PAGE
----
Measurement of the intra-kinetochore distance was based on the method of Uchida et al.33. Briefly, cells were fixed with 2% formaldehyde, and stained with anti-Hec1 (9G3, mouse monoclonal IgG, Novus), and the CREST antibody (in human serum) at 4 °C, overnight. The primary antibodies were probed with anti-mouse Alexa Fluor 568 (Invitrogen) and anti-human Alexa Fluor 488 (Invitrogen), respectively. Images were captured with an LSM880 equipped with an Airyscan module (objective lens: ×63 1.40 NA Plan Apochromat) (Carl Zeiss, Inc.). Images were analyzed with Imaris software ver. 7. 6. 4 (Bitplane Scientific Software) which automatically determines the x, y, and z coordinates of the centroid of Hec1/CREST signals, to calculate the intra-kinetochore distances.
Kinetochore stretching is a phenomenon characterized by repetitive cycles of extension and recoiling of the kinetochore structure which emerges upon microtubule attachment. One experiment to estimate the degree of stretching is to quantitate how many kinetochores are detectably extended above a threshold level, which is defined by talking a 95% confidential interval of the intra-kinetochore distance in the absence of microtubule attachments, the condition created by nocodazole treatment. In the current experimental setup, a statistical calculation based on the data obtained with nocodazole treatment gave a threshold value of 0.16 μm. This allowed us to estimate that, in Wt cells, ~15% of kinetochores are extended and deformation of the remaining ~85% was below the threshold level, at any given time in unperturbed metaphase. Importantly, this does not mean that only ~15% of kinetochores are statically stretched and the rest unstretched, but it does indicate that a majority of cellular kinetochores undergo a back and forth switching between extension and recoiling states, which allows inactivation of the spindle assembly checkpoint. A decrease in this rate has been shown to perturb SAC inactivation and to delay anaphase onset. Therefore, a decrease in the stretching rate to ~7% in the 3A mutant must be significant (5% is the minimum value, by definition) and thus sufficiently explains the mitotic delay.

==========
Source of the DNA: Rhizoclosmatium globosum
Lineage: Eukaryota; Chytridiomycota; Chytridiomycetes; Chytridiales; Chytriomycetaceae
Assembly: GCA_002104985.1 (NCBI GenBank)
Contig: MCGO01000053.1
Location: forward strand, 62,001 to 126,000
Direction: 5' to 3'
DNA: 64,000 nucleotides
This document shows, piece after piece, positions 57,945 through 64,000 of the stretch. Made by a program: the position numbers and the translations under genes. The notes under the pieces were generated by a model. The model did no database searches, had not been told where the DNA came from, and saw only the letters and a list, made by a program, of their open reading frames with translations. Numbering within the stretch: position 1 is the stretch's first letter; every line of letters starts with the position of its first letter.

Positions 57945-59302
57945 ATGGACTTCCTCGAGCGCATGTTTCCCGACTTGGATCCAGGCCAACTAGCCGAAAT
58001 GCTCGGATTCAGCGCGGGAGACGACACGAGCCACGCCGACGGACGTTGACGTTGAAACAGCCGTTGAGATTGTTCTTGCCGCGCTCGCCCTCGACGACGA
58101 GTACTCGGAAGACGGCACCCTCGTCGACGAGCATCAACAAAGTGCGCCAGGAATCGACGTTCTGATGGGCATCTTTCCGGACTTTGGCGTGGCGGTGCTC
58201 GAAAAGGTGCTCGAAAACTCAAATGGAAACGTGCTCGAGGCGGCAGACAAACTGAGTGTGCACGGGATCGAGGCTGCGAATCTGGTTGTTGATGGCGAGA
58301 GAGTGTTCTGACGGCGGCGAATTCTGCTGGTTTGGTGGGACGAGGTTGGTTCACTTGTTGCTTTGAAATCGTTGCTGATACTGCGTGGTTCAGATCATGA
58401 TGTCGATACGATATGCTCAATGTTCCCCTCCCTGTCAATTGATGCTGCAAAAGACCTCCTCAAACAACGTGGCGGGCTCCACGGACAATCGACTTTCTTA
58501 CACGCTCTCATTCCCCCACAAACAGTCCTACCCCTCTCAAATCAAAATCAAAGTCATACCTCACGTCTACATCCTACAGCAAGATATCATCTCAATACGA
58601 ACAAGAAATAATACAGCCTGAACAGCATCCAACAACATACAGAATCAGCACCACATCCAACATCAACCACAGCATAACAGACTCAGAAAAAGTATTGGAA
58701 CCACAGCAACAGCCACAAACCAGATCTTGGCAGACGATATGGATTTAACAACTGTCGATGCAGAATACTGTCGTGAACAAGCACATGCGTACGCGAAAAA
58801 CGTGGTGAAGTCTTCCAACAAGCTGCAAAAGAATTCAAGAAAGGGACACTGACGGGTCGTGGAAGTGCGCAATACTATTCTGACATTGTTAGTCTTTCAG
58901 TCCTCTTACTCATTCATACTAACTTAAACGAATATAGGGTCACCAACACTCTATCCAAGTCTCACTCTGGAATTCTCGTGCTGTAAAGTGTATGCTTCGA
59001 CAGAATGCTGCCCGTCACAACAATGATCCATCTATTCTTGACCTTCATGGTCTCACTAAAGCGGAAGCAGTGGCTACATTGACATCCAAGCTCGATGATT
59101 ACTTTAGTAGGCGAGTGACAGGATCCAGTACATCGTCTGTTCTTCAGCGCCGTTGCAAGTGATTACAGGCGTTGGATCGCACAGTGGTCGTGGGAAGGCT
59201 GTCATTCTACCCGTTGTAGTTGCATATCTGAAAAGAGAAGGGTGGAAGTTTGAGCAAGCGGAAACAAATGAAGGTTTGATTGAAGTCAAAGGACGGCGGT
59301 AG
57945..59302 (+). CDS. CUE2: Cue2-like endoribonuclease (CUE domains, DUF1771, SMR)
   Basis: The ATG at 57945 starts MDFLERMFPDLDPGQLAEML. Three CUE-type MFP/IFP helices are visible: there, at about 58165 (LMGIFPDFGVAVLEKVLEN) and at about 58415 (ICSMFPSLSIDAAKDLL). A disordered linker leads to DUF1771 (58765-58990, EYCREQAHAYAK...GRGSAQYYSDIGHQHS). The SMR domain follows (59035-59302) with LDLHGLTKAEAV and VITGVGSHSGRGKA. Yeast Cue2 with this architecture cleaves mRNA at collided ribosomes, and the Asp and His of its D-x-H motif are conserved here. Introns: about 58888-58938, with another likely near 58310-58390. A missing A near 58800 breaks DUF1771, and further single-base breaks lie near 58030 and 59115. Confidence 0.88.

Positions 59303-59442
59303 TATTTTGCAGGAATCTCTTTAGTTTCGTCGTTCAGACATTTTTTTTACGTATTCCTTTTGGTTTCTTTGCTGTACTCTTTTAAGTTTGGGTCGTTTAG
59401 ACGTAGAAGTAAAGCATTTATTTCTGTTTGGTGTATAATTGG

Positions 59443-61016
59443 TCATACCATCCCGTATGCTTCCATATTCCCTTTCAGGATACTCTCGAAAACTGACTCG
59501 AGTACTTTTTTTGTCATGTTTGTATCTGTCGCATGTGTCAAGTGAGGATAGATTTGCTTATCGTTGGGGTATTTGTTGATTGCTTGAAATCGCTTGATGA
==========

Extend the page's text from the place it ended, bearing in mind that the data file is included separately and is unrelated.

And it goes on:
Statistical analysis was performed using Student’s t-test for independent variables. P-values < 0.05 were considered statistically significant.
All data are available from the corresponding authors upon reasonable request.
Journal peer review information: Nature Communications would like to thank the anonymous reviewers for their contribution to the peer review of this work. Peer review reports are available.
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We are grateful to Drs. C. Cattin, D.J. Muller, F. Zhang, A.A. Hyman, and E.K. Paluch for reagents, and C. Yamada, H. Takase, K. Yokote, S. Ohshima, and A. Maipas for technical assistance. A part of this study was conducted in the Core Laboratory, Nagoya City University Graduate School of Medical Sciences. This study was supported by MEXT/JSPS KAKENHI under Grant Numbers JP26250027, JP22118003, and JP16K15239, and by AMED under Grant Numbers JP17cm0106122, JP17fk0310111, and JP17gm5010001, as well as by Ono Medical Research Foundation, Princess Takamatsu Cancer Research Fund, and RELAY FOR LIFE JAPAN CANCER SOCIETY to M.N. K.K. was supported by MEXT/JSPS KAKENHI 15K19012, 17H04045, and JST-PRESTO JPMJPR1686.